Consumers have more control than ever before. Not only are myriad options available to consumers when it comes to just about anything they need to purchase, from cosmetics to cars to selecting the right doctor, but the information surrounding each choice is abounding.
As marketers and brand evangelists, one of the challenges we’ve long faced is finding ways to cut through the clutter - a way to be heard in the boisterous battlefield of brands taking place across screens everywhere.
Lucky for us marketers, even in a world where consumers feel like they have options and control, we have the ability to help steer those options and influence that control. We can do this by latching onto, understanding, and managing the “customer experience” (CX). According to Forrester, CX is defined, at its most simple and basic form, as how customers perceive each of their interactions with your company (or brand).
Let’s stop and think about that for just a second because Customer Experience is HOT right now. And when something is hot, there are usually going to be winners and losers. Which side do you want to be on?
Winning in CX means you are privy to every interaction someone has with your brand (what that interaction is and how the customer feels about it) and you’re working on ways to enhance each of those interactions for each individual, essentially managing the experience across all channels, systems and platforms. Pretty straightforward but, admittedly, not terribly easy to accomplish - and that’s why there are a number of companies leading in CX while others are lagging.
If you’re on the losing end, then this is for you and I’m bringing some optimism. We’re going to help you start to narrow that gap and, at the very least, start nipping at your competitors heels.
Getting Started With CX
CX can start and end in many different places. If you’re looking around and it feels like the rest of the world is moving fast on this phenomenon, then it’s time to get started yourself. Here are two things we can do to make sure no one is gaining too much ground before we’ve even put pen to paper.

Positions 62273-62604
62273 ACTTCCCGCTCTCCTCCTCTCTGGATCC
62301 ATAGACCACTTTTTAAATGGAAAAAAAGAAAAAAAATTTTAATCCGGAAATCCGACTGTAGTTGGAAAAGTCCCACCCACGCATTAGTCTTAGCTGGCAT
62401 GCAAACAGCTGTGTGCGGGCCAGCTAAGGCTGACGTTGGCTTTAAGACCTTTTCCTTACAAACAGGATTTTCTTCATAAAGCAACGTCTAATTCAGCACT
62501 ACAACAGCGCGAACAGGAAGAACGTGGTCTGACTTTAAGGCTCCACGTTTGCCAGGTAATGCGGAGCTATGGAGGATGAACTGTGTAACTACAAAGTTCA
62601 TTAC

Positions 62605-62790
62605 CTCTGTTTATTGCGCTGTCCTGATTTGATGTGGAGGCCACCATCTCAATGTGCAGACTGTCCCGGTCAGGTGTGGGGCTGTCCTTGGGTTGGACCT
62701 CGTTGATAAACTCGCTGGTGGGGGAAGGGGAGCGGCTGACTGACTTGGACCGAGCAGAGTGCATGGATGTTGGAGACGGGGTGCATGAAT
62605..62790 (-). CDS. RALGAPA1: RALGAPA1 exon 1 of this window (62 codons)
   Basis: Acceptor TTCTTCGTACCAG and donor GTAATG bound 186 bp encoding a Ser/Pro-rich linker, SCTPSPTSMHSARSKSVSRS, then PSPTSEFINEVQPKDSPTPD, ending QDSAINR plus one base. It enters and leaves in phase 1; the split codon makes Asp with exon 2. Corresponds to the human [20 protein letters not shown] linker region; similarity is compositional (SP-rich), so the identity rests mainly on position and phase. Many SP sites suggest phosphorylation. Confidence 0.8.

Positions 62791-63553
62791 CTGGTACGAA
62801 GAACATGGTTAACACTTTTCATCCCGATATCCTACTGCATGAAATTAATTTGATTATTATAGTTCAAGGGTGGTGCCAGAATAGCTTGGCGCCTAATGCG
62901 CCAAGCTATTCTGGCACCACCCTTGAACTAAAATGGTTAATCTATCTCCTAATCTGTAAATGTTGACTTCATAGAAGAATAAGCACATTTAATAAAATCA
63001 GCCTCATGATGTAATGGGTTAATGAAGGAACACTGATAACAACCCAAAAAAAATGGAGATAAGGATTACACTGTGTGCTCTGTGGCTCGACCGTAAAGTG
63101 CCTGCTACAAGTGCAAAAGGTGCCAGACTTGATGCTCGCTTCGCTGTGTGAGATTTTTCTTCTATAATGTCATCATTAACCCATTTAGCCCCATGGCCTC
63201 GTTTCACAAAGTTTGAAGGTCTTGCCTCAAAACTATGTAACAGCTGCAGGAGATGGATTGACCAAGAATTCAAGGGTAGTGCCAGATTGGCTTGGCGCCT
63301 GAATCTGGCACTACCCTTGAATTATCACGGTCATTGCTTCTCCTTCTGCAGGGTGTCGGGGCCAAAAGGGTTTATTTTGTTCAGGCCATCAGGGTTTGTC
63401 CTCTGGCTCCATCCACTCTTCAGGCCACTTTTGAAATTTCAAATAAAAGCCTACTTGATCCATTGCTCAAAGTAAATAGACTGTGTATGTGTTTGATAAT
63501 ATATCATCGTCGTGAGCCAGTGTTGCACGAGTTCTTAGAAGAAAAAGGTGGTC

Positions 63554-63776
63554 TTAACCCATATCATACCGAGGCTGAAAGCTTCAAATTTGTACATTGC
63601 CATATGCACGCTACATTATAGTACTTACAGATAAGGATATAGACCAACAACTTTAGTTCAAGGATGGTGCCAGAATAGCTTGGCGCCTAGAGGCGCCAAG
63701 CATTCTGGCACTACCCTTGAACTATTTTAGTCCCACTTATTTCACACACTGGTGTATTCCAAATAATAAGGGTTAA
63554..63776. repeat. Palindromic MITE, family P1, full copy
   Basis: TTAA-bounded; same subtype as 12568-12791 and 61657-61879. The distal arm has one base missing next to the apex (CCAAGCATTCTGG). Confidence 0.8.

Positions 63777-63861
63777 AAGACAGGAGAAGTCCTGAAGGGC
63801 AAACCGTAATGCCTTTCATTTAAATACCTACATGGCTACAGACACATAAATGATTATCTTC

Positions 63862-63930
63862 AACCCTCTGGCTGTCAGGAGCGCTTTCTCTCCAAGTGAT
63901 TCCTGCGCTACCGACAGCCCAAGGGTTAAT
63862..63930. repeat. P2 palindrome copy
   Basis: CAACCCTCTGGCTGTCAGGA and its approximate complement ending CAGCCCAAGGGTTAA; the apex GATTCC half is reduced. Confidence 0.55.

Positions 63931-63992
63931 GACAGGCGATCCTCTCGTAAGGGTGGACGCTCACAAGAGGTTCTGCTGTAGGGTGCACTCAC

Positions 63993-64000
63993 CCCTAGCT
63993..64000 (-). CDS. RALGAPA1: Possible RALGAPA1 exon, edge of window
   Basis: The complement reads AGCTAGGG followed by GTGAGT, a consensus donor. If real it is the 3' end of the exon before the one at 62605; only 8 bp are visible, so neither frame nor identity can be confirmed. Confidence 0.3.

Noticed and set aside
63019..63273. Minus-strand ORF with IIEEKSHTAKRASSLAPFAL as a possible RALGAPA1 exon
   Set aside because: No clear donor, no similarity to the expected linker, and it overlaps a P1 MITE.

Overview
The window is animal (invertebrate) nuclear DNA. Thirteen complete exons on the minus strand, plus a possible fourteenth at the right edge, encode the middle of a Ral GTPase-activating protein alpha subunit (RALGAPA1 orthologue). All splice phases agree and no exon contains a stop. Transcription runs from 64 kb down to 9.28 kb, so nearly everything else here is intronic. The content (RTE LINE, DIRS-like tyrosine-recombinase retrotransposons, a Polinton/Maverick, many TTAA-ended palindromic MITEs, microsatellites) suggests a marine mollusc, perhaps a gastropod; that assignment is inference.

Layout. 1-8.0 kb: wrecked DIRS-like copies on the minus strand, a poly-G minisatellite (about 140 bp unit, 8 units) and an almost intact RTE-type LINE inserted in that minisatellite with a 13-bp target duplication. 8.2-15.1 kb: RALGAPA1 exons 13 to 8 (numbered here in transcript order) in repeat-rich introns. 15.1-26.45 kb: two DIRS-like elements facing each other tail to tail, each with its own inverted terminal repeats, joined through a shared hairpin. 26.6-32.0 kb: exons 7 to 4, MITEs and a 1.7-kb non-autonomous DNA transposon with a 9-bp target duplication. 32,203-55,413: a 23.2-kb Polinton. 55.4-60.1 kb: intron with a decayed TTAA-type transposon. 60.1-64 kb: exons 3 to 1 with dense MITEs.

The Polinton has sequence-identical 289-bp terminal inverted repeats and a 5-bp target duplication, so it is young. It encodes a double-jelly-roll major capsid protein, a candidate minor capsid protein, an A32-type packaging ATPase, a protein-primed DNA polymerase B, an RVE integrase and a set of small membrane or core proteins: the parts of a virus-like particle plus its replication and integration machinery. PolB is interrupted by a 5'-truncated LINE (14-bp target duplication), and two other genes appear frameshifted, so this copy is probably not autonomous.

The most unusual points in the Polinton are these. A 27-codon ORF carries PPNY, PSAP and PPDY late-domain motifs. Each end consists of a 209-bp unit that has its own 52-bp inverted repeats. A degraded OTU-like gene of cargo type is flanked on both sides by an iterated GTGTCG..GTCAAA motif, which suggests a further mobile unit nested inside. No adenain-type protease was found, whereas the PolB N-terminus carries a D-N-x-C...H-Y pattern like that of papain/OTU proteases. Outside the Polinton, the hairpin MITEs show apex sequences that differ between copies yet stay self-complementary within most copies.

1. Organizational Alignment
So cheesy and cliche, I know!!
Before we can do anything to enhance our customers’ experiences and interactions with our brand, we have to realize that from a team standpoint - and from an organizational standpoint - we are going to need to make adjustments. A different way of thinking and working has to be given the opportunity to encroach on the values and processes we have in place today. This is not saying it’s time to displace all we know and all we’ve done, but rather to complement it with a purely customer-focused lens and not necessarily a profit/revenue/ROI lens yet.
Getting a strong handle on change management is an imperative fundamental step in CX. Internal alignment will set you confidently on a path toward putting the customer first and managing their experiences. The best way to do this is to put together a core CX team - a group of stakeholders from various groups and disciplines that will have a portion of their role focused on rallying the organization behind improving the Customer Experience to yield stronger business results.
Though the size and composition of this team will vary by organization, you’ll want to consider having, at minimum, a member of the Senior Leadership Team (even if as an executive sponsor), someone who represents the voice of your customers, a systems architect, a marketing team representative, a business strategist, an analytics/measurement guru, a content person, a UX role, and a customer service/support player. With this core, figuring out which way to build your CX team out should be easier.